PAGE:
FIG. 12 is a fragmentary side elevation of the wheel of FIG. 11.

DETAILED DESCRIPTION OF PREFERRED EMBODIMENTS

Prior track apparatus for vehicles are disclosed in U.S. Pat. No. Re 36,284 (Kelderman), U.S. Pat. No. 5,829,848 (Kelderman), U.S. Pat. No. 6,536,854 (Kahle et al.), U.S. Pat. No. 6,543,861 (Kahle et al.), U.S. Pat. No. 6,543,862 (Kahle et al.) U.S. Pat. No. and 6,557,953 (Kahle et al.), assigned to the assignee of the present invention, and are incorporated herein by reference.

Referring to FIG. 1, a soil stabilizer in accordance with the present invention is generally designated by the reference numeral 10. Soil stabilizer 10 includes a frame 12, a horizontally disposed and vertically adjustable rotor 14 having ground engaging tools mounted thereon, and a hood member 16 that forms an open bottom mixing chamber 18 about the rotor 14.

A pair of hydraulic lift cylinders 20, disposed on opposed sides of the hood member 16, connect a pair of similarly disposed rotor drive cases 22 to the frame 12 and controllably position the rotor 14 vertically with respect to a ground surface 23 supporting the machine 10. Hence, the depth of ground penetration of the ground engaging tools mounted on the rotor is controlled by retraction or extension of the hydraulic cylinders 20. Typically, the hood member 16 is provided with a wear resistant surface or skid on at least a portion of a bottom, ground-contacting surface 24 that extends around the lower peripheral portion of the hood member.

In order to form an effective enclosure about the rotor 14 when excavating or mixing materials, it is desirable that the bottom surface 24 of the hood member 16 be movable to a position at which bottom surface 24 is in substantial contact with the ground surface 23.

A portion of the weight of the hood member 16 is supported by a hood support assembly 28 when bottom surface 24 contacts ground surface 23. The hood support assembly 28 is carried on the frame 12 and is adjustably connected to the hood member 16. The hood member 16 is moveable to a raised position, shown in FIG. 1, in response to retraction of the hydraulic lift cylinders 20. It is desirable, when the machine is moving with the hood member 16 in the raised position, that the bottom surface 24 of the hood member be maintained in a substantially parallel relationship with the ground surface 23.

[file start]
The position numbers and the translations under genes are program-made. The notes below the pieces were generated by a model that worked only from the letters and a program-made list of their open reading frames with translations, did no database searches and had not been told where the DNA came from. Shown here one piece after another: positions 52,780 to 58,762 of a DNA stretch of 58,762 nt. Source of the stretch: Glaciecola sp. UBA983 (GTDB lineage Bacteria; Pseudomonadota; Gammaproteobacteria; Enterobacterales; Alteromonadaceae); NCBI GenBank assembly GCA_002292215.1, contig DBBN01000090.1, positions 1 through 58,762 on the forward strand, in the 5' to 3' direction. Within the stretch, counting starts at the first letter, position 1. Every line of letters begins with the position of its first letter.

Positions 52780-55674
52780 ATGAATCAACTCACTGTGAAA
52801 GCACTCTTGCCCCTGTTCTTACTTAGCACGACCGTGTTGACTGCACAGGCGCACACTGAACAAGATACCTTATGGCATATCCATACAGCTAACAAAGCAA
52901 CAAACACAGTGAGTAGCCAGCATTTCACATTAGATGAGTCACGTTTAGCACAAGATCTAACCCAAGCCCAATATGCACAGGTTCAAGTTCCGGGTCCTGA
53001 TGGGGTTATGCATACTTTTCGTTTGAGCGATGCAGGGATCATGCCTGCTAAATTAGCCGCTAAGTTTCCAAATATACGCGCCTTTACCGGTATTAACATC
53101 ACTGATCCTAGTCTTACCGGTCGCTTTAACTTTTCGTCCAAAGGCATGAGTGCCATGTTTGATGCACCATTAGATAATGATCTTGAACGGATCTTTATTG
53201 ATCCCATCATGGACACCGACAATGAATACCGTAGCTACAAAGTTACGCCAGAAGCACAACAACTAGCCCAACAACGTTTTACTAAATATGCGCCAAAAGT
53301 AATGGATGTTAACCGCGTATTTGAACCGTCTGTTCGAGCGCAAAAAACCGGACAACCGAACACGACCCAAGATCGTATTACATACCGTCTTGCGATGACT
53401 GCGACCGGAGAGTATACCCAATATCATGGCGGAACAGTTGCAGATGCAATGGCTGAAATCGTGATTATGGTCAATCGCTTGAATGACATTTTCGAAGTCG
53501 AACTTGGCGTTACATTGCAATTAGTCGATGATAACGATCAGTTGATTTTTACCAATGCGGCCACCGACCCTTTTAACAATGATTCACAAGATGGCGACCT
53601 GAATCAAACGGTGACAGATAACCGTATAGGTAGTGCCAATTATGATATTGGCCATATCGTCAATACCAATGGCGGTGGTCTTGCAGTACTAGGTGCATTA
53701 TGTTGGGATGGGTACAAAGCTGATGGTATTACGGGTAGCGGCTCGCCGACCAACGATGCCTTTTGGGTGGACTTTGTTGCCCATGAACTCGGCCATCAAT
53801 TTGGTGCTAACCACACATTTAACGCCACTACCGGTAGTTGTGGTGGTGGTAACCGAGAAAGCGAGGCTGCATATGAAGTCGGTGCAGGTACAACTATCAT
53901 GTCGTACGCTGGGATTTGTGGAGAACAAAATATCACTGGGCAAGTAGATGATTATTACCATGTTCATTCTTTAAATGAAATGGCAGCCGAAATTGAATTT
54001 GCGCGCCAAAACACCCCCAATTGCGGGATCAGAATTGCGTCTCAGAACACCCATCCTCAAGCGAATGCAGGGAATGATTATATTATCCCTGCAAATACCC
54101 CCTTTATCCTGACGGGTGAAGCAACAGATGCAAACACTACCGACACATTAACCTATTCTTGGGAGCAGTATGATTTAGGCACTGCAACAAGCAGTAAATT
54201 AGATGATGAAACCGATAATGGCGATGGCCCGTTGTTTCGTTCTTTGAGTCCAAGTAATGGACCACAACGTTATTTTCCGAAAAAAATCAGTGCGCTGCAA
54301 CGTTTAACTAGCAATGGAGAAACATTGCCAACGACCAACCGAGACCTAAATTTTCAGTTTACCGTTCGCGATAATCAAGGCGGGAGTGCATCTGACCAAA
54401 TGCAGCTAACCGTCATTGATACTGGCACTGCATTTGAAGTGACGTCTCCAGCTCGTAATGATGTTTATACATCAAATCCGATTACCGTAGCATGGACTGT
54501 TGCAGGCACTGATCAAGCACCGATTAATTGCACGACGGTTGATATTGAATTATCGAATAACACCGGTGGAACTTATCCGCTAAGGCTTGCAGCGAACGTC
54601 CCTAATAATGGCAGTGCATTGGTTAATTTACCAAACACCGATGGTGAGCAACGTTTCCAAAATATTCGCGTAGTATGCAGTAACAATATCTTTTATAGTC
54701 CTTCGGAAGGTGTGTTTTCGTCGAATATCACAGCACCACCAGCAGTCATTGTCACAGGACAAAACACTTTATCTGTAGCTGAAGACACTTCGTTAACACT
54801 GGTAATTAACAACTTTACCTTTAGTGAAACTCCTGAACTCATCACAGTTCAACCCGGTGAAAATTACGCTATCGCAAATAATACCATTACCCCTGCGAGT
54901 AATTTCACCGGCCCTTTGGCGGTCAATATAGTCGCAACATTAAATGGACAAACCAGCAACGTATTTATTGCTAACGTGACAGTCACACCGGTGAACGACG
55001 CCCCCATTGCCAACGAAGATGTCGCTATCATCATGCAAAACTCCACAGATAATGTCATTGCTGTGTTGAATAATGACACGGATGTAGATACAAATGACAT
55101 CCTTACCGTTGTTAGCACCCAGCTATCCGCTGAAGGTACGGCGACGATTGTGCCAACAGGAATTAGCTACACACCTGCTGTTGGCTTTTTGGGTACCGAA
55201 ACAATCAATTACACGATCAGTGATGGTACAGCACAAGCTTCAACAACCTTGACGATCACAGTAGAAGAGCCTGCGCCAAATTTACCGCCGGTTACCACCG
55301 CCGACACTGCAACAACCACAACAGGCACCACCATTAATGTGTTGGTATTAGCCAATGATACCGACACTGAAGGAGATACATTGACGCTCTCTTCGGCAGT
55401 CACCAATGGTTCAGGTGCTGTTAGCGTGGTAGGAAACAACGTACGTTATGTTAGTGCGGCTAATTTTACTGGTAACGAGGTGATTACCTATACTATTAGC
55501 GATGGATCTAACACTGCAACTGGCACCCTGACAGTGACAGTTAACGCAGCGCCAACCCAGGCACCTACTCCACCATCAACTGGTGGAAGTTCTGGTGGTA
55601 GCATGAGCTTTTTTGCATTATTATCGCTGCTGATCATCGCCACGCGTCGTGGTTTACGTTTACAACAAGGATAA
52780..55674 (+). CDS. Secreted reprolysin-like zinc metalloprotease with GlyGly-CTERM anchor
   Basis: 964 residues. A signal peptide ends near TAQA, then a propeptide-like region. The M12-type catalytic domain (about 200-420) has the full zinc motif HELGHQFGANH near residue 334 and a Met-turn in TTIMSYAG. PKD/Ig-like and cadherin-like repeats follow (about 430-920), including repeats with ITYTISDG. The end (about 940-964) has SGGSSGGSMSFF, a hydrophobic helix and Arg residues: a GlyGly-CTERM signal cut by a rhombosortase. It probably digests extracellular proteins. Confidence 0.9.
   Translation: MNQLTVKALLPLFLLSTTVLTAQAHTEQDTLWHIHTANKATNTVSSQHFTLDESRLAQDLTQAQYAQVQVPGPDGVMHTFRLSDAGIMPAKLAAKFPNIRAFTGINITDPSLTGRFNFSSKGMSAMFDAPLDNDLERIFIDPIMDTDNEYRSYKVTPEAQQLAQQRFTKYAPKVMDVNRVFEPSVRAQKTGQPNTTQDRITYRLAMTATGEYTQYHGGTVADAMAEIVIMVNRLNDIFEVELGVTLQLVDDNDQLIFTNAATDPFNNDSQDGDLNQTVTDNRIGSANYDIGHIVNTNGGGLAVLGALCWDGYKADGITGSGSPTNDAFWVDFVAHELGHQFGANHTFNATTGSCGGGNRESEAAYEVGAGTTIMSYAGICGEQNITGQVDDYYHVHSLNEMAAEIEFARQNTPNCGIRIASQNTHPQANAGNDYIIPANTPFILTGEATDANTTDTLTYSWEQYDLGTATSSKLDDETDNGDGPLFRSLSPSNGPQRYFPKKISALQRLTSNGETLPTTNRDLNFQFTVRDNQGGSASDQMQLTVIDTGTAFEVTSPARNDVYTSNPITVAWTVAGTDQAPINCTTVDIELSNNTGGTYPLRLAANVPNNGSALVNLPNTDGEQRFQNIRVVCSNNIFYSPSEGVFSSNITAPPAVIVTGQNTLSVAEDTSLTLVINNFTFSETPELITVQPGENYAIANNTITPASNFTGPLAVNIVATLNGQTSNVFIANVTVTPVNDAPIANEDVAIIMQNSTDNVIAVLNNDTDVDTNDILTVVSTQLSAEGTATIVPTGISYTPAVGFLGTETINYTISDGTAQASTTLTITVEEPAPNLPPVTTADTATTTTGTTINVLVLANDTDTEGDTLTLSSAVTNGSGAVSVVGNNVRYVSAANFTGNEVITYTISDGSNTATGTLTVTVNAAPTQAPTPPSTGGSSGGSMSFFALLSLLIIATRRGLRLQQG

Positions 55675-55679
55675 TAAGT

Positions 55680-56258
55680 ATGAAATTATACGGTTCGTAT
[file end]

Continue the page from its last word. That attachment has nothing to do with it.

Typically, hood assembly 30 includes hood member 16, rear gate 26 and a stabilizing link 32. The stabilizing link 32 is desirably oriented along the longitudinal axis of the soil stabilizer 10 and is pivotably connected at one end to the frame 12 and at the other end to the hood member 16. The stabilizing link 32 forms, in cooperation with the frame 12, the rotor drive cases 22 and a portion of the hood member 16. Typically, the link is of a structure that maintains the bottom surface 24 of the hood member 16 in a parallel relationship with the ground 23 during normal cutting operations or during travel. Rear gate 26 strikes-off the mixed material exiting the rear of the hood member 6.

The stabilizing link 32 preferably has a selectively variable length, such as a hydraulic cylinder 34. Desirably, the hydraulic cylinder 34 is a double acting cylinder having a head or fixed end 36 pivotably attached to the frame 12, and an extendable or movable rod end 38 pivotably connected to the hood member 16. It is also desirable that the piston disposed within the cylinder have a greater cross-sectional area on the head end side than on the rod end side. Movement of the rod end 38 is controlled by a 3-way valve having extended and retracted positions that selectively direct a flow of pressurized fluid to a corresponding side of the internal piston, and a central float position at which both sides of the piston are in fluid communication.